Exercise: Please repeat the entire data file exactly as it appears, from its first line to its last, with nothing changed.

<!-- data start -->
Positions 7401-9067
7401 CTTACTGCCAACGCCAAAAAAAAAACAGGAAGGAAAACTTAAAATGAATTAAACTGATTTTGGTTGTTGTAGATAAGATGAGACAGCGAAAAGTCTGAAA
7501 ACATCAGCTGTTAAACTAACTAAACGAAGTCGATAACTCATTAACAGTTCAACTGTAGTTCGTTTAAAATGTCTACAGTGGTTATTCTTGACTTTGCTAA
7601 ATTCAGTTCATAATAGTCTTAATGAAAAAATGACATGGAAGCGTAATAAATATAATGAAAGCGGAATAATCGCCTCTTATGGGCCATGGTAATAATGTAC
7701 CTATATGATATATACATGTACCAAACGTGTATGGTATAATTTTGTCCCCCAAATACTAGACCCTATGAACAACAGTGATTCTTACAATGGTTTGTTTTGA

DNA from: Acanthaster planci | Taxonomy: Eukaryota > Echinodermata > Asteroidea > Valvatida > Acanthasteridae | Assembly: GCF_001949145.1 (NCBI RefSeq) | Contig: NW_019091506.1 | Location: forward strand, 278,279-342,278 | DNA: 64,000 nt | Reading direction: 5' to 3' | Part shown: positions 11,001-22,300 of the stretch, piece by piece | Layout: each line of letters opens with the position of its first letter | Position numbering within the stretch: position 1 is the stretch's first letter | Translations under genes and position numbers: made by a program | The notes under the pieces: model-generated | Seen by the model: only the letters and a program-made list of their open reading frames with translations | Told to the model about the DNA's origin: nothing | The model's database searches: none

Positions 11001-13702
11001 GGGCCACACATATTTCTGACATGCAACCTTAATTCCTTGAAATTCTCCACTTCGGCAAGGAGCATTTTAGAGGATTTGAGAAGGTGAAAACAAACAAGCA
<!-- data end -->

Positions 7401-9067
7401 CTTACTGCCAACGCCAAAAAAAAAACAGGAAGGAAAACTTAAAATGAATTAAACTGATTTTGGTTGTTGTAGATAAGATGAGACAGCGAAAAGTCTGAAA
7501 ACATCAGCTGTTAAACTAACTAAACGAAGTCGATAACTCATTAACAGTTCAACTGTAGTTCGTTTAAAATGTCTACAGTGGTTATTCTTGACTTTGCTAA
7601 ATTCAGTTCATAATAGTCTTAATGAAAAAATGACATGGAAGCGTAATAAATATAATGAAAGCGGAATAATCGCCTCTTATGGGCCATGGTAATAATGTAC
7701 CTATATGATATATACATGTACCAAACGTGTATGGTATAATTTTGTCCCCCAAATACTAGACCCTATGAACAACAGTGATTCTTACAATGGTTTGTTTTGA

DNA from: Acanthaster planci | Taxonomy: Eukaryota > Echinodermata > Asteroidea > Valvatida > Acanthasteridae | Assembly: GCF_001949145.1 (NCBI RefSeq) | Contig: NW_019091506.1 | Location: forward strand, 278,279-342,278 | DNA: 64,000 nt | Reading direction: 5' to 3' | Part shown: positions 11,001-22,300 of the stretch, piece by piece | Layout: each line of letters opens with the position of its first letter | Position numbering within the stretch: position 1 is the stretch's first letter | Translations under genes and position numbers: made by a program | The notes under the pieces: model-generated | Seen by the model: only the letters and a program-made list of their open reading frames with translations | Told to the model about the DNA's origin: nothing | The model's database searches: none

Positions 11001-13702
11001 GGGCCACACATATTTCTGACATGCAACCTTAATTCCTTGAAATTCTCCACTTCGGCAAGGAGCATTTTAGAGGATTTGAGAAGGTGAAAACAAACAAGCA